Controversial South African runner Caster Semenya is trying to head ongoing gender scrutiny off at the pass, before the start of this week's world athletics championships in London.

The three-time women's 800 metres champion will attempt the 800/1500 double, amid continuing doubt over her sexuality, and has expressed her frustration in a rare interview with SuperSport TV.

"I don't understand, when you say I have an advantage because I am a woman," she insisted. "When I pee, I pee like a woman.

"I don't understand when you say I'm a man or I have a deep voice. I know I am a female, so there's no question for me.


"I have to find a way to deflect [doubts over her gender], so instead of allowing it to all be negative, I turn it into a positive."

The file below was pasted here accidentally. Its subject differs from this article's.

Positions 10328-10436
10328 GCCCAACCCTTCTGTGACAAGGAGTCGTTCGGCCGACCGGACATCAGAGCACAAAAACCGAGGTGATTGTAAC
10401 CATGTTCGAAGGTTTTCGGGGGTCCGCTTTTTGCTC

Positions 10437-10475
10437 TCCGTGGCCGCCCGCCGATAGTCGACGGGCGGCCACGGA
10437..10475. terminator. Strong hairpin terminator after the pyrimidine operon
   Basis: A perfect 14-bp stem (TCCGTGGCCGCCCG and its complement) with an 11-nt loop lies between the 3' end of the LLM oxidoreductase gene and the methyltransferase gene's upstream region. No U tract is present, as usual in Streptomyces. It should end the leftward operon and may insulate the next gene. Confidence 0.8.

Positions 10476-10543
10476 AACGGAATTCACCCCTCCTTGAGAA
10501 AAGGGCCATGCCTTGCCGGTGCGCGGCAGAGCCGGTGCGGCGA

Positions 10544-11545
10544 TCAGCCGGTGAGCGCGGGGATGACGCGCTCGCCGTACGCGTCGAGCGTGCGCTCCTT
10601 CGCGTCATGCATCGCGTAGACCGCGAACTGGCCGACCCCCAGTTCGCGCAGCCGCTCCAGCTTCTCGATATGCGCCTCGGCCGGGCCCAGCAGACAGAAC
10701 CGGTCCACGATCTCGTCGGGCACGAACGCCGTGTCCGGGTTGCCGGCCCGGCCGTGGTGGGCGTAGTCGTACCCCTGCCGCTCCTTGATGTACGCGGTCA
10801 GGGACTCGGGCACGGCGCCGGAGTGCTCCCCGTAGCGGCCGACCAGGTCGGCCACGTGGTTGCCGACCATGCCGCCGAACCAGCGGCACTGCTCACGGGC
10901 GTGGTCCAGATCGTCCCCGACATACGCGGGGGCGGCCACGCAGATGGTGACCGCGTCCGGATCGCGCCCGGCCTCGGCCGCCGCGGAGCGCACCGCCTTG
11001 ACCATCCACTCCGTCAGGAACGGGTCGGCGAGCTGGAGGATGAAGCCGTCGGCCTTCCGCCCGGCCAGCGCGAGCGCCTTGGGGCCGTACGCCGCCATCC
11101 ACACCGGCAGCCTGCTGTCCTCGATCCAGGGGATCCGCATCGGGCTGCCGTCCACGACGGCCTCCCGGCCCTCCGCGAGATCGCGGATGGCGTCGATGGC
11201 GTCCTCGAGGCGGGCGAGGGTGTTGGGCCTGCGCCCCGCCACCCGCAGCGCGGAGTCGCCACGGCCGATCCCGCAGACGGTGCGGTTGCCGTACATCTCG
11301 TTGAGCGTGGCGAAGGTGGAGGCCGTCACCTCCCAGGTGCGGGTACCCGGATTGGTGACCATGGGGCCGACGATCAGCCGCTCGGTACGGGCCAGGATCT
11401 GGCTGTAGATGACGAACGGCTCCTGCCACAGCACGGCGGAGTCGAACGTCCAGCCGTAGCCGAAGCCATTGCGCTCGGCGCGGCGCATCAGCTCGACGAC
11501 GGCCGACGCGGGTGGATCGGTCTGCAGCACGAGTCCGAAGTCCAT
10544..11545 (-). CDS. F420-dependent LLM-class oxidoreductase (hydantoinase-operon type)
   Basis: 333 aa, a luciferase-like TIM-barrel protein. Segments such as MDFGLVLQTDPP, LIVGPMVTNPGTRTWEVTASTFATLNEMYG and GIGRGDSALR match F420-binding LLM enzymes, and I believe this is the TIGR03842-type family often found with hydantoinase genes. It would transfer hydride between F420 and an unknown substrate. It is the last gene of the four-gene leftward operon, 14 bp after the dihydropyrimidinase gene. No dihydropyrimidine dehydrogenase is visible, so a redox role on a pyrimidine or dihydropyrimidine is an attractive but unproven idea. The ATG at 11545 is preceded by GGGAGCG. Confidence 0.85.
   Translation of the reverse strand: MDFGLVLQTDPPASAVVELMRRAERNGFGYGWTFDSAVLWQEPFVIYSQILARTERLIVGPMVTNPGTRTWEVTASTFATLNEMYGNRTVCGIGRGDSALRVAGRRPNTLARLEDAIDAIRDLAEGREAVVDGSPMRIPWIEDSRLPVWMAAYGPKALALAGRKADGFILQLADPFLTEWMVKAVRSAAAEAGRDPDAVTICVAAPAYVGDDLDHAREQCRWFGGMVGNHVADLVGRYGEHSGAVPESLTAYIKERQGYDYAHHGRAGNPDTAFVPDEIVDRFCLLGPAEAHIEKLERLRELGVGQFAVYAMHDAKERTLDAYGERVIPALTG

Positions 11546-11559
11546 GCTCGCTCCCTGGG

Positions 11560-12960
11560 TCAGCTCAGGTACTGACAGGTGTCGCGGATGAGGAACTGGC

When Semenya won her first world title as a 19-year-old, tests reportedly showed she was hyperandrogenous and her body produced more testosterone than her rivals.

Her competitive career seemed to be coming to an end, when the IAAF introduced a limit to testosterone allowed in female athletes, but those regulations were suspended for two years by the Court of Arbitration for Sport.

That was two years ago.

Semenya clocked 1min 55.27sec over the two laps at Monaco last week, the world's best time this season, and she remains the best prospect to finally beat the longest standing world record of 1min 53.28sec, notoriously held by Czech Jarmila Kratochilova since 1983.

She rarely runs the longer distance, but won the South African student championship in April and is the reigning African champion from last year, with a best time of 4min 01.19sec.